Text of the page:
John Piper on How to Approach Death With God's Plan in Mind

John Piper
Theologian John Piper speaks on spiritual warfare. |

Psalm 71 can serve as an insightful view on how to age with God's grace, John Piper says.

Piper, who serves as chancellor of Bethlehem College & Seminary in Minnesota, wrote in a post for his website that Psalm 71 offers seven exhortations on how to age and approach death with God's plan and grace in mind.

The Psalm reads, in part: "In you, Lord, I have taken refuge; let me never be put to shame. In your righteousness, rescue me and deliver me; turn your ear to me and save me. Be my rock of refuge, to which I can always go; give the command to save me, for you are my rock and my fortress. Deliver me, my God, from the hand of the wicked, from the grasp of those who are evil and cruel" (verses 1-4).

"For you have been my hope, Sovereign Lord, my confidence since my youth. From birth I have relied on you; you brought me forth from my mother's womb. I will ever praise you," verses 5-6 read.

"Do not cast me away when I am old; do not forsake me when my strength is gone," verse 9 adds.

The first exhortation, Piper explains, relates to verse 1, which calls on Christians to take refuge in the Lord.

This verse is especially relevant to age because it encourages us to trust in God and forgo complaining, with the theologian saying: "Let's resolve to take refuge in God rather than taking offense at our troubles."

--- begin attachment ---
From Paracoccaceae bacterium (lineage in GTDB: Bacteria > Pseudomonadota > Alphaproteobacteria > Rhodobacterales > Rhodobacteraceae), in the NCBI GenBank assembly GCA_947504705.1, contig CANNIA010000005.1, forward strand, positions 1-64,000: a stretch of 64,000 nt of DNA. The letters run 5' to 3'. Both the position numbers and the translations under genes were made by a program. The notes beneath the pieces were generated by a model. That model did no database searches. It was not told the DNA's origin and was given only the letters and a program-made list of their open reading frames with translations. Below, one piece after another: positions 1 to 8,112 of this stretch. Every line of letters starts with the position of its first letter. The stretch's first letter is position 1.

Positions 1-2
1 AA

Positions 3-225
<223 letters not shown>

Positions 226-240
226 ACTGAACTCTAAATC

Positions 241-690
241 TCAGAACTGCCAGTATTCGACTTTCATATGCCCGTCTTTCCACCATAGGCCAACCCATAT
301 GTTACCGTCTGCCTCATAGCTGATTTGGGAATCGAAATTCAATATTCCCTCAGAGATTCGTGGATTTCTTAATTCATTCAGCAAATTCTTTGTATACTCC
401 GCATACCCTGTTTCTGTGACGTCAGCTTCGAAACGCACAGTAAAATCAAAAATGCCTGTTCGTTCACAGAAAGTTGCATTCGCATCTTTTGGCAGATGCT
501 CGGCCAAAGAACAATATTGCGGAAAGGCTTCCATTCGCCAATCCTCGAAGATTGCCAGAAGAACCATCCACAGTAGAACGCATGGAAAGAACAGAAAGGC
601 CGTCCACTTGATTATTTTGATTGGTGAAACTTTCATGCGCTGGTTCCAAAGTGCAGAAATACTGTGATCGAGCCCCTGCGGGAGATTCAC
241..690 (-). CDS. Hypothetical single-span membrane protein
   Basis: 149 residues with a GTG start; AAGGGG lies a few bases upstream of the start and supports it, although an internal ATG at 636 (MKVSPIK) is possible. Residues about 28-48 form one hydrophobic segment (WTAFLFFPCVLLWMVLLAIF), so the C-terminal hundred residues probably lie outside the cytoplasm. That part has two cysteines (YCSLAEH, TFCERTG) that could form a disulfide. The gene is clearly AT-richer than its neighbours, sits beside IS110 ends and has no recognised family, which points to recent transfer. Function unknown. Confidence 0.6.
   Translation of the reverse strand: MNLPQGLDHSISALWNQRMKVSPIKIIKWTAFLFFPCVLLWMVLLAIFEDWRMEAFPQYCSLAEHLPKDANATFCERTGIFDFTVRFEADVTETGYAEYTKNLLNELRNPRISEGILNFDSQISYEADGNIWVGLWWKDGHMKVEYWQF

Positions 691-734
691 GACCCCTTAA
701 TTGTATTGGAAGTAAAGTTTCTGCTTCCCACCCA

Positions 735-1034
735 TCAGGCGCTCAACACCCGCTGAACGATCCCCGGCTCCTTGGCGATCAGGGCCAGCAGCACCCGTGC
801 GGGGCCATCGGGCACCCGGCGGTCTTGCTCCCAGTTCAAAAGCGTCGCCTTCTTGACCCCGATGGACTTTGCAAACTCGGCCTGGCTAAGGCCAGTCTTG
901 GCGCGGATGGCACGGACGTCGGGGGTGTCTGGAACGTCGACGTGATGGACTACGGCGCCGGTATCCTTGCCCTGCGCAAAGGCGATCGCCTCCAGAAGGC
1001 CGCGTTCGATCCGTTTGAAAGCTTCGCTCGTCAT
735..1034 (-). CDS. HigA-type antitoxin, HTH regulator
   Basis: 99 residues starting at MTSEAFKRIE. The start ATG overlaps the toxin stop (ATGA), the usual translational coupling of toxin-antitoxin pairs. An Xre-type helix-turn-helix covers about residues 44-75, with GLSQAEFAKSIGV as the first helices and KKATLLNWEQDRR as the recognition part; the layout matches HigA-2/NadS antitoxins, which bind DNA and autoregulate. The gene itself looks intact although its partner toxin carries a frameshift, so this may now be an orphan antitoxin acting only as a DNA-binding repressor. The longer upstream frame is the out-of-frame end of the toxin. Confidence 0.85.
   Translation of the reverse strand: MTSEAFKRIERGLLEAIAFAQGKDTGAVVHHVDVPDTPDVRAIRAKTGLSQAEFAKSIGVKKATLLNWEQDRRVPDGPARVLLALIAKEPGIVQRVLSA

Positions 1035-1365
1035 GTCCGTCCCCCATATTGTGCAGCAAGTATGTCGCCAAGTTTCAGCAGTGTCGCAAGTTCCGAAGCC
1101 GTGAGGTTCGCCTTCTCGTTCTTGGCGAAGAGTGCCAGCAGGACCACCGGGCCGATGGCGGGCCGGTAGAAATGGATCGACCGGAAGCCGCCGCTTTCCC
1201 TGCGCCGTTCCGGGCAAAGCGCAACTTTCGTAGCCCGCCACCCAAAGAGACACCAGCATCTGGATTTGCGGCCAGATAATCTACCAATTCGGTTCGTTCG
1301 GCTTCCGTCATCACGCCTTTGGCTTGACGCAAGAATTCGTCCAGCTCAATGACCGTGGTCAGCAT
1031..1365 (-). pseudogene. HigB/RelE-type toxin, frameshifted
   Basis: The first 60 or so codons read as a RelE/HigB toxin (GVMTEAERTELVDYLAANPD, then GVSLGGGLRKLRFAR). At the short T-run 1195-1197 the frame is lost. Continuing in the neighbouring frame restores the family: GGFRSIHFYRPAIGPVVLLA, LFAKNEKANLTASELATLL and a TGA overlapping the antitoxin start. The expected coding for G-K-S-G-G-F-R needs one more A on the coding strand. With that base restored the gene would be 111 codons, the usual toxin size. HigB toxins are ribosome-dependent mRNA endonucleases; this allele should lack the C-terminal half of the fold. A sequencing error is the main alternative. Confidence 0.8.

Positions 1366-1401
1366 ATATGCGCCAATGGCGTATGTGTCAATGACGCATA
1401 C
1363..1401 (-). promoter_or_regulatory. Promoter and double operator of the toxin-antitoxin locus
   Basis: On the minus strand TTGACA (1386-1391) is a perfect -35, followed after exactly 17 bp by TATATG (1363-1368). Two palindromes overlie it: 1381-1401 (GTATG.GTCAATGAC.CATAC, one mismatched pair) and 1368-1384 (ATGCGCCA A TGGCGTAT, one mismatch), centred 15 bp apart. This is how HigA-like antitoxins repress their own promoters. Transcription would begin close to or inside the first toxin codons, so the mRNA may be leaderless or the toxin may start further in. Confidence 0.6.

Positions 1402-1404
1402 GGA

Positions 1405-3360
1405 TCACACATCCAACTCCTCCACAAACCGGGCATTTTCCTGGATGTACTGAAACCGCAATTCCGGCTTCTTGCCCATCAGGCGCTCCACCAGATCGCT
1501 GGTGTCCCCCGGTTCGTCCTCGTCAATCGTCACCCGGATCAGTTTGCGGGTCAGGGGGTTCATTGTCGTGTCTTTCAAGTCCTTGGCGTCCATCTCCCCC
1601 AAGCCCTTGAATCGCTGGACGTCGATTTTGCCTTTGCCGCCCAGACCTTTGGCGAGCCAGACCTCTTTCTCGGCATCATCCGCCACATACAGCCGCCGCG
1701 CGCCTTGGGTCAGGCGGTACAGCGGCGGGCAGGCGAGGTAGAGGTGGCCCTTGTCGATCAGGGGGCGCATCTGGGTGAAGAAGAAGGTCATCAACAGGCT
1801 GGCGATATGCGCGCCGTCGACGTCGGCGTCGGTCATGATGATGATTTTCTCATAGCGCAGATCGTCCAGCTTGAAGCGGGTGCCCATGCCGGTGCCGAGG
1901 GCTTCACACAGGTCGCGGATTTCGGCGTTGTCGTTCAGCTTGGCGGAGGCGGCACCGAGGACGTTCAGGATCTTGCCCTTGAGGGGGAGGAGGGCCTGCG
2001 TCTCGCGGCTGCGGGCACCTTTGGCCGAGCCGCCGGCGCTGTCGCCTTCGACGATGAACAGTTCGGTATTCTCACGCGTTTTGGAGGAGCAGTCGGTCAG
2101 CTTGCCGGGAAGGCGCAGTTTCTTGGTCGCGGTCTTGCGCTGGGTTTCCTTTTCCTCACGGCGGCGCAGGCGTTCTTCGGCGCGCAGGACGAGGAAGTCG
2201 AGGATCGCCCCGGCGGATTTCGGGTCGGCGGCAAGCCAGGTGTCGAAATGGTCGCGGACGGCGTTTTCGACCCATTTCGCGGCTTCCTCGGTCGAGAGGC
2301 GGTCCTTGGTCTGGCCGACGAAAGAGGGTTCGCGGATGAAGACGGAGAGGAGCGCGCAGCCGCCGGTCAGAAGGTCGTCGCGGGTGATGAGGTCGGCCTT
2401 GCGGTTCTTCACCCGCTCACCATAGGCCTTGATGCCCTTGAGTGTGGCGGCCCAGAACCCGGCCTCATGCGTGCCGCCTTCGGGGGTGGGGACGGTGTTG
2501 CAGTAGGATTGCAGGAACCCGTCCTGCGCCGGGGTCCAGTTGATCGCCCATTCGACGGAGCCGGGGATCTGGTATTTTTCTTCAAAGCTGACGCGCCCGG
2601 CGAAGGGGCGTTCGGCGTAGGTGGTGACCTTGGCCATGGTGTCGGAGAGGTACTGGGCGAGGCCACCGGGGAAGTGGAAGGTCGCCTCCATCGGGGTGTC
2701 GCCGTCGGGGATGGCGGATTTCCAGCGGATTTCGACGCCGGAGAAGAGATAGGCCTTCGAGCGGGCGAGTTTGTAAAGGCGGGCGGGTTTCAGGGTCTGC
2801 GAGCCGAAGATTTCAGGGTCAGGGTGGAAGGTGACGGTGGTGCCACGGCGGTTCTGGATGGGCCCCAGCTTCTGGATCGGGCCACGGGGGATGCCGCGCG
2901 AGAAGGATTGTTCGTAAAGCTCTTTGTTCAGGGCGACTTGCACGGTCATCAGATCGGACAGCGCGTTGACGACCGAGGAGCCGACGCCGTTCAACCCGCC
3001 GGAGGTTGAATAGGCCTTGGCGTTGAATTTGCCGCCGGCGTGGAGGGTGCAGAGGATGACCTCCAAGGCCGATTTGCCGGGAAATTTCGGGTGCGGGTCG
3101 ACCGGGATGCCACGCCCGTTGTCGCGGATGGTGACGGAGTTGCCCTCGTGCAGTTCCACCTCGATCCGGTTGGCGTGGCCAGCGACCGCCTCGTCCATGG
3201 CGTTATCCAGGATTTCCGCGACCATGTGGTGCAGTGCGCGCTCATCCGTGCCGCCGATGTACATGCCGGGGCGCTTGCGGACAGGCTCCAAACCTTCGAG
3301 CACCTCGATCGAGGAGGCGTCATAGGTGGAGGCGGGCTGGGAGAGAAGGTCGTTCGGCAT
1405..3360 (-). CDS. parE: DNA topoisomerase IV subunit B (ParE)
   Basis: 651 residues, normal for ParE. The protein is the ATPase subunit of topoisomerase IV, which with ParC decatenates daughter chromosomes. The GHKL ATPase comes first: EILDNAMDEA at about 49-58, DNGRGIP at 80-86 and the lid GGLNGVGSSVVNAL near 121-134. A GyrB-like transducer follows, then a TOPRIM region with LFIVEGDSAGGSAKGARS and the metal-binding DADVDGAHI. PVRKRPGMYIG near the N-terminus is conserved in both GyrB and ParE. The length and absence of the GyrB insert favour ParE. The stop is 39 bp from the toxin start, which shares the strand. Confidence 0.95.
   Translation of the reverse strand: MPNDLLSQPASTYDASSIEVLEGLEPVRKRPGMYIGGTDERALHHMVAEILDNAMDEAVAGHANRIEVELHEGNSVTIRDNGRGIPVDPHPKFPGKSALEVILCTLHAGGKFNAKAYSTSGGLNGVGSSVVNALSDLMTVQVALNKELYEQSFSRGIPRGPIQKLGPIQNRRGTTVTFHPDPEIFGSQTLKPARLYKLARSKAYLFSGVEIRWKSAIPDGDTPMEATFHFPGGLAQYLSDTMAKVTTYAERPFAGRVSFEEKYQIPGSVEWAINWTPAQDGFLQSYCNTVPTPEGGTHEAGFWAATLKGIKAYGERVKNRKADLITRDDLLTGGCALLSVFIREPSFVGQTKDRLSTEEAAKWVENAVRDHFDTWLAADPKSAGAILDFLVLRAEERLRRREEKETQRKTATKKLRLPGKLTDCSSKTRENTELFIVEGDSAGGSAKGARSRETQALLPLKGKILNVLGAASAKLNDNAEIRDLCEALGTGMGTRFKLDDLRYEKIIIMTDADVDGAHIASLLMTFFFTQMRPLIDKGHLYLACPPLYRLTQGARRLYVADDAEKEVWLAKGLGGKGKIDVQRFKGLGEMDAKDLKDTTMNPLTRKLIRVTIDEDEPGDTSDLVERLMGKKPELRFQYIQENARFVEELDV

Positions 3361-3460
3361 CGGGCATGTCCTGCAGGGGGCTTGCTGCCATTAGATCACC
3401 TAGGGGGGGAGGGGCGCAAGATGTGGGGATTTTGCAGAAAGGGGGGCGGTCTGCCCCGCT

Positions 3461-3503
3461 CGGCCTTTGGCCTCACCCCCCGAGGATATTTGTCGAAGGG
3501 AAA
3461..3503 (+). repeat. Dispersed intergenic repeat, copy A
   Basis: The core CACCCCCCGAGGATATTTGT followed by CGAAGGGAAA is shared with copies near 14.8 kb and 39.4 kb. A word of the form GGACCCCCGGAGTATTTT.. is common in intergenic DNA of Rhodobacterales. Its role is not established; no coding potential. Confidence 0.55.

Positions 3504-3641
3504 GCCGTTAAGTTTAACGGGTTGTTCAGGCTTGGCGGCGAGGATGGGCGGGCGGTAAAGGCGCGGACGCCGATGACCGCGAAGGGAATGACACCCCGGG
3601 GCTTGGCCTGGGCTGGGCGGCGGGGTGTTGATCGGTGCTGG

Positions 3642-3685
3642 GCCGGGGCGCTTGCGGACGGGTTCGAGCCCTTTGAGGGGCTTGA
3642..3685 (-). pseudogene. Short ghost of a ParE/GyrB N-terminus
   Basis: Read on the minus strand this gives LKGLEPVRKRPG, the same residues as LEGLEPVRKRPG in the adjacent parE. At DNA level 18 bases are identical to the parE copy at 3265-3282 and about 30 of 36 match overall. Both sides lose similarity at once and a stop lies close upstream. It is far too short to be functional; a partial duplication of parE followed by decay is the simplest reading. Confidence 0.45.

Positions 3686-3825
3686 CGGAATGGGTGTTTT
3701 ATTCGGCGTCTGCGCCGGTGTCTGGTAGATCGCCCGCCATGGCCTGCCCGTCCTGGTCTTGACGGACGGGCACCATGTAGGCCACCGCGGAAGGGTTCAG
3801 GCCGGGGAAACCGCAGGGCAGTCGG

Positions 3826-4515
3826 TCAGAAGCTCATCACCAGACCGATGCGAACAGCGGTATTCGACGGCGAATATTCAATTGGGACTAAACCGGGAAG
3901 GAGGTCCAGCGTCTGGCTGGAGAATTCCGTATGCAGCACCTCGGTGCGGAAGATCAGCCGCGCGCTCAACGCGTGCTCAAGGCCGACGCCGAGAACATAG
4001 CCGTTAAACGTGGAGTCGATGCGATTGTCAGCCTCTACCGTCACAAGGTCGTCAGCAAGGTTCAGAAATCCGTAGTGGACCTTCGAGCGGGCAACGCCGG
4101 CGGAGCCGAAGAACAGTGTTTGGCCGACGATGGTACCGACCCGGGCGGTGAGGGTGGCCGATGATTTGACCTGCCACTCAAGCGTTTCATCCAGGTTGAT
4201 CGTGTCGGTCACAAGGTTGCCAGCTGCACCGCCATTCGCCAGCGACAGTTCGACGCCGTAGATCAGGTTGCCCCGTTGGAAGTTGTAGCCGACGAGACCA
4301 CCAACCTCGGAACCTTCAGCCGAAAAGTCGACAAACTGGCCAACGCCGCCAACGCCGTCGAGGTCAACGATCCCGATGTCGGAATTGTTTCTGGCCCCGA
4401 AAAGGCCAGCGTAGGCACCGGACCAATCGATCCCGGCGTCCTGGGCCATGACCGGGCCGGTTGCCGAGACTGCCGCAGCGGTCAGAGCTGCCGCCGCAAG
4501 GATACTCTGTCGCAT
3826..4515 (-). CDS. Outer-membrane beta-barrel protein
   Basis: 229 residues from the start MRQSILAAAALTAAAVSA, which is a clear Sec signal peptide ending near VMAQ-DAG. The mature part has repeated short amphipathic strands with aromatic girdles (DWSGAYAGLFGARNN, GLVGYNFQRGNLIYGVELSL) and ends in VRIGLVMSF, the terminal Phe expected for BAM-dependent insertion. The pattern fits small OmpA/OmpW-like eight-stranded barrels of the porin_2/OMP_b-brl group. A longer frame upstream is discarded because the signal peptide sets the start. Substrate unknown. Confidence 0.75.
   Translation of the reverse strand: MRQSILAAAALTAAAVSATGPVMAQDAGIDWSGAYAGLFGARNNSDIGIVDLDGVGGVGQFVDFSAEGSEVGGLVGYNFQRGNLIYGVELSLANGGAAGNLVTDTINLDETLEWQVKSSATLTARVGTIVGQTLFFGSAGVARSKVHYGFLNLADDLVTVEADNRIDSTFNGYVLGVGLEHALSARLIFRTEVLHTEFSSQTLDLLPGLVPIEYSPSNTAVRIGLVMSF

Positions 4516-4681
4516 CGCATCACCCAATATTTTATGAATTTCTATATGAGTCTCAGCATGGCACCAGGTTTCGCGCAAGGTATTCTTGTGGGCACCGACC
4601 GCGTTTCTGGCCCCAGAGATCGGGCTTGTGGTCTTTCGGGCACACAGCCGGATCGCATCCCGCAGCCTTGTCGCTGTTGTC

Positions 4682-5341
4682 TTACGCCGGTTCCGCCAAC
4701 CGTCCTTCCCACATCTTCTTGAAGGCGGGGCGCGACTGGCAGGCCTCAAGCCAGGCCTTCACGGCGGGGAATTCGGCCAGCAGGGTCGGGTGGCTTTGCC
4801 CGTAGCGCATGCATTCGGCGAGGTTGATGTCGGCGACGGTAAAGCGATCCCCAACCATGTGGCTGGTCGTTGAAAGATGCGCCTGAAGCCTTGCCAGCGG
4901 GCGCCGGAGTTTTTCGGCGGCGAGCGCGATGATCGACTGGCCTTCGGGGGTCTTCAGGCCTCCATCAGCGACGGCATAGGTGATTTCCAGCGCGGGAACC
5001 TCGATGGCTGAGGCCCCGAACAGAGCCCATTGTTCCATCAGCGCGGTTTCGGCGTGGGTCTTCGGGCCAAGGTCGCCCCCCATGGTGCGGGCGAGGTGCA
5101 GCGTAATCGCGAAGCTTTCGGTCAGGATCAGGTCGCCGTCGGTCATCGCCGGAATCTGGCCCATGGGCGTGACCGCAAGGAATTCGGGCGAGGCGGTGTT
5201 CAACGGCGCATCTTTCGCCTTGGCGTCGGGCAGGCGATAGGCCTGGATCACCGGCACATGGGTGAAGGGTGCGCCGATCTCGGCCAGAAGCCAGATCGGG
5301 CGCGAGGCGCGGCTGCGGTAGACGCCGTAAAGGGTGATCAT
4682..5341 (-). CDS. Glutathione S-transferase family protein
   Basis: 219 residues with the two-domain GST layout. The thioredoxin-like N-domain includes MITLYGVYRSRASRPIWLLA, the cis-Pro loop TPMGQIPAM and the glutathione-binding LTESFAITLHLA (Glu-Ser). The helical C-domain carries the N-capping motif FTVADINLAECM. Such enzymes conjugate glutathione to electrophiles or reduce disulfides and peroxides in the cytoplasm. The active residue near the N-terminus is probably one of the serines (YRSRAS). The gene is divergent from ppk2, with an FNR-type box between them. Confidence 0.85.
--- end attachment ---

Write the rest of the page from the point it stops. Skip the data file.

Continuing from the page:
Verses 5-6 and 17 call on us to "resolve to remember with wonder and thanks the thousands of times we have leaned on God since our youth," Piper continues.

These verses show us that we should remember our past experience with God's grace as we move forward into old age.

"[…] as we look back, we should be filled with thankfulness. And as we look forward, that thankfulness should turn in mighty hope," the teacher writes.

As we age, we should also make the commitment to sing God's praises, Piper says, explaining that because life is a gift from God, "the longer we live, the more we should praise."

Even as our bodies fail us, let's remain joyful and optimistic, as verse 14 calls us to "hope continually."

"We will get to the point where we feel useless and too weak to do any good. And the temptation to despair will be huge," he writes, adding that hope should be rooted in the fact that although our bodies are failing, our spirits are becoming stronger in their walk with Jesus to eternity.

Despite old age, Christians should continue spreading the Good News, Bethlehem College & Seminary chancellor continues, referencing verses 15 and 18, which encourage older generations to spread news about God's salvation to all, including younger generations.

Piper concludes his message by calling on Christians to take away two more themes of encouragement for old age found in Psalm 71, including remembering that we will eventually get to meet God in heaven and until that time we should castaway "stuffy stereotypes" of the elderly.

"There won't be any phoniness in heaven. There will only be complete authenticity. We will discover what childlikeness was really meant to be," Piper writes. "We will be free. For freedom Christ has set you free. Let's do this. Don't lose heart."

Other evangelical leaders have also spoken on the topic of old age, including famed preacher Billy Graham, who wrote in his 2011 book Nearing Home: Life, Faith and Finishing Well that "all my life I was taught how to die as a Christian, but no one ever taught me how I ought to live in the years before I die."

"I wish they had because I am an old man now, and believe me, it's not easy," Graham says in the book.

The Baptist minister adds that growing old shouldn't be something negative, but rather a time for being an impactful Christian.

"While the Bible doesn't gloss over the problems we face as we grow older, neither does it paint old age as a time to be despised or a burden to be endured with gritted teeth (if we still have any). Nor does it picture us in our latter years as useless and ineffective," Graham writes.

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